Today is Jerzy Neyman’s Birthday (April 16, 1894 – August 5, 1981). I am posting a brief excerpt and a link to a paper of his that I hadn’t posted before: Neyman, J. (1962), ‘Two Breakthroughs in the Theory of Statistical Decision Making‘ [i] It’s chock full of ideas and arguments, but the one that interests me at the moment is Neyman’s conception of “his breakthrough”, in relation to a certain concept of “inference”. “In the present paper” he tells us, “the term ‘inferential theory’…will be used to describe the attempts to solve the Bayes’ problem with a reference to confidence, beliefs, etc., through some supplementation …either a substitute a priori distribution [exemplified by the so called principle of insufficient reason] or a new measure of uncertainty” such as Fisher’s fiducial probability. Now Neyman always distinguishes his error statistical performance conception from Bayesian and Fiducial probabilisms [ii]. The surprising twist here is semantical and the culprit is none other than…Allan Birnbaum. Yet Birnbaum gets short shrift, and no mention is made of our favorite “breakthrough” (or did I miss it?). [iii] I’ll explain in later stages of this post & in comments…(so please check back); I don’t want to miss the start of the birthday party in honor of Neyman, and it’s already 8:30 p.m in Berkeley!
Note: In this article,”attacks” on various statistical “fronts” refers to ways of attacking problems in one or another statistical research program. HAPPY BIRTHDAY NEYMAN! Continue reading
3 years ago…
MONTHLY MEMORY LANE: 3 years ago: April 2015. I mark in red 3-4 posts from each month that seem most apt for general background on key issues in this blog, excluding those reblogged recently, and in green up to 3 others of general relevance to philosophy of statistics (in months where I’ve blogged a lot). Posts that are part of a “unit” or a group count as one.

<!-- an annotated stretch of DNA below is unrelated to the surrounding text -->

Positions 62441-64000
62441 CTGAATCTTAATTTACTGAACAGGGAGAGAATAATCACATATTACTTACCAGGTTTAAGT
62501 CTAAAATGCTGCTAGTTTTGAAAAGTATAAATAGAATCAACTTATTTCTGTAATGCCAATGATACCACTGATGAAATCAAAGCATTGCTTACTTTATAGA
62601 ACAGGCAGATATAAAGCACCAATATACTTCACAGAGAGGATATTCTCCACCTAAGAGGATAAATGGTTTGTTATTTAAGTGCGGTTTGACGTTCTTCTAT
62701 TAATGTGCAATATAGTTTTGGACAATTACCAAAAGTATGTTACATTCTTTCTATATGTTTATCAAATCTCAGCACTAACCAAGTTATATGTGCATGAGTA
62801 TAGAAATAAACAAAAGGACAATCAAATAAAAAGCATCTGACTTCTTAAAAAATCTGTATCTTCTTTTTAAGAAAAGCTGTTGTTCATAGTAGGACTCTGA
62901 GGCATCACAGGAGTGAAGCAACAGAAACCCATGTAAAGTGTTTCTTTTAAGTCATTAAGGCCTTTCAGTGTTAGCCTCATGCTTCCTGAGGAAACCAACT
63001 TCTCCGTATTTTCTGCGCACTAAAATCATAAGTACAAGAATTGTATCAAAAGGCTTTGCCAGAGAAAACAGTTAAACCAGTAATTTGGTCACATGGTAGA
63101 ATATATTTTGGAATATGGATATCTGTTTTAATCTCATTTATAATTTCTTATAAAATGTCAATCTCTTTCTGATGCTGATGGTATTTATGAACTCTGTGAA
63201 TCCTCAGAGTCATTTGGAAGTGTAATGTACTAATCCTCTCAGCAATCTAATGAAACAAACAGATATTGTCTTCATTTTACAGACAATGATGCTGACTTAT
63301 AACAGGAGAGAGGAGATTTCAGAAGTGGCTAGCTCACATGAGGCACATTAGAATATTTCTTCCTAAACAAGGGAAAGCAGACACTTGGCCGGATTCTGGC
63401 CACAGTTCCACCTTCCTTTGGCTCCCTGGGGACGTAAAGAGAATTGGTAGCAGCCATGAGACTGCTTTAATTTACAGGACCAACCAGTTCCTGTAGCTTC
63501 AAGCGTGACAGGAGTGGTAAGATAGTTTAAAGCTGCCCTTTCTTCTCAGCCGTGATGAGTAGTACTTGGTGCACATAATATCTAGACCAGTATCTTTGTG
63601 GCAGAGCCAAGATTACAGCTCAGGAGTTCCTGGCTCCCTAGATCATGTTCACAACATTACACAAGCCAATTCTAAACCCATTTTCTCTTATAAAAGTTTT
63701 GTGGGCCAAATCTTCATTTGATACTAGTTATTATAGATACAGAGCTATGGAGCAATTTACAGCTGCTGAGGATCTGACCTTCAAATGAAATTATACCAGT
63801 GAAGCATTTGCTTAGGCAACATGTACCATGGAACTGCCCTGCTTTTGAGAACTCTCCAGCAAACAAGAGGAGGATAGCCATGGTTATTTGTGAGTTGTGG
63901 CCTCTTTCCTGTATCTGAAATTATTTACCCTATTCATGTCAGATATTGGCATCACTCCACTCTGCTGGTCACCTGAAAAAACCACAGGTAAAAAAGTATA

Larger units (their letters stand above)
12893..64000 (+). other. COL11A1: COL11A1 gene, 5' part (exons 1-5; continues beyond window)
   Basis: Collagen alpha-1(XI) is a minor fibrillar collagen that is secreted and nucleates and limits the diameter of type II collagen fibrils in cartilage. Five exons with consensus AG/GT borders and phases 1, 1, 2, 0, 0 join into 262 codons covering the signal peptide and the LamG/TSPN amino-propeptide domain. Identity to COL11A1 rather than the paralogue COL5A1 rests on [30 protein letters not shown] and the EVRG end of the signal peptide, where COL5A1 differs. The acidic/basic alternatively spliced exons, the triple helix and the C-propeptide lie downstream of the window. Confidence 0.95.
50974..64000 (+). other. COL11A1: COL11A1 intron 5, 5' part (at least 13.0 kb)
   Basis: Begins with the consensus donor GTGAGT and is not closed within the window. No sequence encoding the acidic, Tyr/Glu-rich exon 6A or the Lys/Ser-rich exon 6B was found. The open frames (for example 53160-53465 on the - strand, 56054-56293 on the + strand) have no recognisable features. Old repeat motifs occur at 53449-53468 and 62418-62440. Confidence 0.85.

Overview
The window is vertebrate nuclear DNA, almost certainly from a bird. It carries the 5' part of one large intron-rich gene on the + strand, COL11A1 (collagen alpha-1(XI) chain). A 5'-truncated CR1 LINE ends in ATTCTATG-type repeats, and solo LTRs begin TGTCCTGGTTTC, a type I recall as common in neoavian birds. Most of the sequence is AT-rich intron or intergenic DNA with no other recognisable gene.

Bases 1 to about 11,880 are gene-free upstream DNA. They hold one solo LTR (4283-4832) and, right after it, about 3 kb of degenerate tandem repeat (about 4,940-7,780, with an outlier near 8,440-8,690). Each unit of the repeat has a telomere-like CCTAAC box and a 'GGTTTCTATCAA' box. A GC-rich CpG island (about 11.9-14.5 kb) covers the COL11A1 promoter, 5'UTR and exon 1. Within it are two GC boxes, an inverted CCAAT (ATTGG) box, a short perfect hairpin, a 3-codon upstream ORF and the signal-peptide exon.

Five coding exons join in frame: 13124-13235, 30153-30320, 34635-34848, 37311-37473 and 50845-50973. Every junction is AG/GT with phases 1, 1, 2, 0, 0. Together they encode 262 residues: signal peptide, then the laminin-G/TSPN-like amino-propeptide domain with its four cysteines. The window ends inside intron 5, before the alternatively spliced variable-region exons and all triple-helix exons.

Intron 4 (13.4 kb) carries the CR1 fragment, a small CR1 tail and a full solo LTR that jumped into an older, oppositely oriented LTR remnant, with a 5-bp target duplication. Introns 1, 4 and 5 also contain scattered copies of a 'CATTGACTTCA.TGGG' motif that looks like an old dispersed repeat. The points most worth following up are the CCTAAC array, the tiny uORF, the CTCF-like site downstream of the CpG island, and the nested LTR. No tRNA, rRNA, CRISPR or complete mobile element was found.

- 04/01 Are scientists really ready for ‘retraction offsets’ to advance ‘aggregate reproducibility’? (let alone ‘precautionary withdrawals’)
- 04/04 Joan Clarke, Turing, I.J. Good, and “that after-dinner comedy hour…”
- 04/08 Heads I win, tails you lose? Meehl and many Popperians get this wrong (about severe tests)!
- 04/13 Philosophy of Statistics Comes to the Big Apple! APS 2015 Annual Convention — NYC
- 04/16 A. Spanos: Jerzy Neyman and his Enduring Legacy
- 04/18 Neyman: Distinguishing tests of statistical hypotheses and tests of significance might have been a lapse of someone’s pen
- 04/22 NEYMAN: “Note on an Article by Sir Ronald Fisher” (3 uses for power, Fisher’s fiducial argument)
- 04/24 “Statistical Concepts in Their Relation to Reality” by E.S. Pearson
- 04/27 3 YEARS AGO (APRIL 2012): MEMORY LANE
- 04/30 96% Error in “Expert” Testimony Based on Probability of Hair Matches: It’s all Junk!
 Monthly memory lanes began at the blog’s 3-year anniversary in Sept, 2014.
 New Rule, July 30,2016, March 30,2017 -a very convenient way to allow data-dependent choices (note why it’s legit in selecting blog posts, on severity grounds).
I predicted that the degree of agreement behind the ASA’s “6 principles” on p-values , partial as it was,was unlikely to be replicated when it came to most of the “other approaches” with which some would supplement or replace significance tests– notably Bayesian updating, Bayes factors, or likelihood ratios (confidence intervals are dual to hypotheses tests). [My commentary is here.] So now they may be advising a “hold off” or “go slow” approach until some consilience is achieved. Is that it? There’s word that the ASA will hold meeting where the other approaches are put through their paces. I don’t know when. I was tweeted an article about the background chatter taking place behind the scenes; I wasn’t one of people interviewed for this. Here are some excerpts, I may add more later after it has had time to sink in.
“Restoring Credibility in Statistical Science: Proceed with Caution Until a Balanced Critique Is In”
J. Hossiason Continue reading